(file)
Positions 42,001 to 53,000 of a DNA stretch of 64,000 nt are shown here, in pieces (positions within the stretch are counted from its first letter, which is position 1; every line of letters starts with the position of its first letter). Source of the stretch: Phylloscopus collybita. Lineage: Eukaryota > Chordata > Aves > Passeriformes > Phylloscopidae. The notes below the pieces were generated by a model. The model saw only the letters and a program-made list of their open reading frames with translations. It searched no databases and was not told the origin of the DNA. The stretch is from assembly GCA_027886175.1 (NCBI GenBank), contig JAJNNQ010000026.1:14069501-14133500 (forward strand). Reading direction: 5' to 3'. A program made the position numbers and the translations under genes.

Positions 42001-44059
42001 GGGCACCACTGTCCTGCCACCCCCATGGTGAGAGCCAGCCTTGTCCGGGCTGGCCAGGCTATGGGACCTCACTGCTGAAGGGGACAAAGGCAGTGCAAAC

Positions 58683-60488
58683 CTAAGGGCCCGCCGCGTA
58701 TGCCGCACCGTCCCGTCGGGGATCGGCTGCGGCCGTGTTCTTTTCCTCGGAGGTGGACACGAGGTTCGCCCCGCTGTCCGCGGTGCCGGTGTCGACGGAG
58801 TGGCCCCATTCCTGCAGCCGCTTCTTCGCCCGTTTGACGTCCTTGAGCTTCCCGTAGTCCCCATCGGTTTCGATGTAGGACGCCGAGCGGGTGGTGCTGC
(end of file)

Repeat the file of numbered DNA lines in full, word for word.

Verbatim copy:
Positions 42,001 to 53,000 of a DNA stretch of 64,000 nt are shown here, in pieces (positions within the stretch are counted from its first letter, which is position 1; every line of letters starts with the position of its first letter). Source of the stretch: Phylloscopus collybita. Lineage: Eukaryota > Chordata > Aves > Passeriformes > Phylloscopidae. The notes below the pieces were generated by a model. The model saw only the letters and a program-made list of their open reading frames with translations. It searched no databases and was not told the origin of the DNA. The stretch is from assembly GCA_027886175.1 (NCBI GenBank), contig JAJNNQ010000026.1:14069501-14133500 (forward strand). Reading direction: 5' to 3'. A program made the position numbers and the translations under genes.

Positions 42001-44059
42001 GGGCACCACTGTCCTGCCACCCCCATGGTGAGAGCCAGCCTTGTCCGGGCTGGCCAGGCTATGGGACCTCACTGCTGAAGGGGACAAAGGCAGTGCAAAC

Positions 58683-60488
58683 CTAAGGGCCCGCCGCGTA
58701 TGCCGCACCGTCCCGTCGGGGATCGGCTGCGGCCGTGTTCTTTTCCTCGGAGGTGGACACGAGGTTCGCCCCGCTGTCCGCGGTGCCGGTGTCGACGGAG
58801 TGGCCCCATTCCTGCAGCCGCTTCTTCGCCCGTTTGACGTCCTTGAGCTTCCCGTAGTCCCCATCGGTTTCGATGTAGGACGCCGAGCGGGTGGTGCTGC